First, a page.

Luke 9 presents a series of vignettes about Jesus as he makes his way with his disciples to Jerusalem, where he will be crucified. One of the vignettes is from verses 46 to 48:
An argument started among the disciples as to which of them would be the greatest. 47 Jesus, knowing their thoughts, took a little child and had him stand beside him. 48 Then he said to them, “Whoever welcomes this little child in my name welcomes me; and whoever welcomes me welcomes the one who sent me. For it is the one who is least among you all who is the greatest.”
Consider that brief statement in v 46: "An argument started among the disciples as to which one of them would be the greatest."
Even at this late date, the disciples thought of Jesus and their discipleship in earthly ways. They thought that Jesus would arrive in Jerusalem and depose the Roman vassal, Herod Antipas, from the throne of Judea, then take the crown himself. He could claim it, being in the line of descent from King David. And the disciples knew that Jesus had a very large following, not an army but large enough to be turned into a formidable mob. In fact, when the Roman governor Pilate later interrogated Jesus, he expressed surprise that none of his followers were fighting in the streets to free him, prompting Jesus to reply, "My kingdom is not of this world."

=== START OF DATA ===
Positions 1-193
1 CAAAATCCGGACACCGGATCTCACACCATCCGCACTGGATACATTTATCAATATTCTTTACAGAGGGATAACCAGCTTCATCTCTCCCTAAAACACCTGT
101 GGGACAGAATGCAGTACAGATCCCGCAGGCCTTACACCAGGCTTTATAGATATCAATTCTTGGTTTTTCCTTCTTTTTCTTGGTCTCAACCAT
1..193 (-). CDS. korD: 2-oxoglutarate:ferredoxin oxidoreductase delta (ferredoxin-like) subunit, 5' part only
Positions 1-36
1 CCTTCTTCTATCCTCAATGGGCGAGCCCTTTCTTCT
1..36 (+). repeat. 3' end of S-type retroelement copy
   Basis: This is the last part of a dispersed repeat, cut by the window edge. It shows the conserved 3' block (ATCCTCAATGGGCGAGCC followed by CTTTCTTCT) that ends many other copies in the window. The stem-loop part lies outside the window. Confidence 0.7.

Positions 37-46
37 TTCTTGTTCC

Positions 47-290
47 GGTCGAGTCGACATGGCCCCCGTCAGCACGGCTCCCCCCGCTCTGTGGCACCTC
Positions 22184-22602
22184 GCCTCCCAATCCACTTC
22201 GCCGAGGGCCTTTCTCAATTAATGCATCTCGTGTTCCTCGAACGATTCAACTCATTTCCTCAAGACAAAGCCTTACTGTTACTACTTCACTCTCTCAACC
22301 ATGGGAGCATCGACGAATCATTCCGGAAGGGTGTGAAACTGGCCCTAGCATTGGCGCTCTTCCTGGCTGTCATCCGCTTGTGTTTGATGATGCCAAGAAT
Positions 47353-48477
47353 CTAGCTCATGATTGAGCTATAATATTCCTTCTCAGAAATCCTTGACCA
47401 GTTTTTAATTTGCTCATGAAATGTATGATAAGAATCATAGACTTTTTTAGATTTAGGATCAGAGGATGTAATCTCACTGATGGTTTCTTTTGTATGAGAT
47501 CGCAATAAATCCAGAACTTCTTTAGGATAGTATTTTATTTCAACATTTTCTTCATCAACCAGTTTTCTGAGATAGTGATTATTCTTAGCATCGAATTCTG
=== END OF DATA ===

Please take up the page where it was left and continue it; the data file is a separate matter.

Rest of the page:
So, the disciples argued on the Jerusalem road, basically, about which offices Jesus would appoint them to once he took power. Who would be the secretary of state? Treasurer? Chief of staff? Secretary of commerce?
"But Jesus, aware of their inner thoughts," put a stop to such foolish chatter. Then there is this stark sentence, verse 51: “When the days drew near for him to be taken up, he set his face to go to Jerusalem.”
John Piper wrote,
To set his face towards Jerusalem meant something very different for Jesus than it did for the disciples. ... Jerusalem meant one thing for Jesus: certain death. Nor was he under any illusions of a quick and heroic death. He predicted in Luke 18:31, "Behold, we are going up to Jerusalem, and everything that is written of the Son of man by the prophets will be accomplished. For he will be delivered to the Gentiles and will be mocked and shamefully treated and spit upon; they will scourge him and kill him." When Jesus set his face to go to Jerusalem, he set his face to die. ...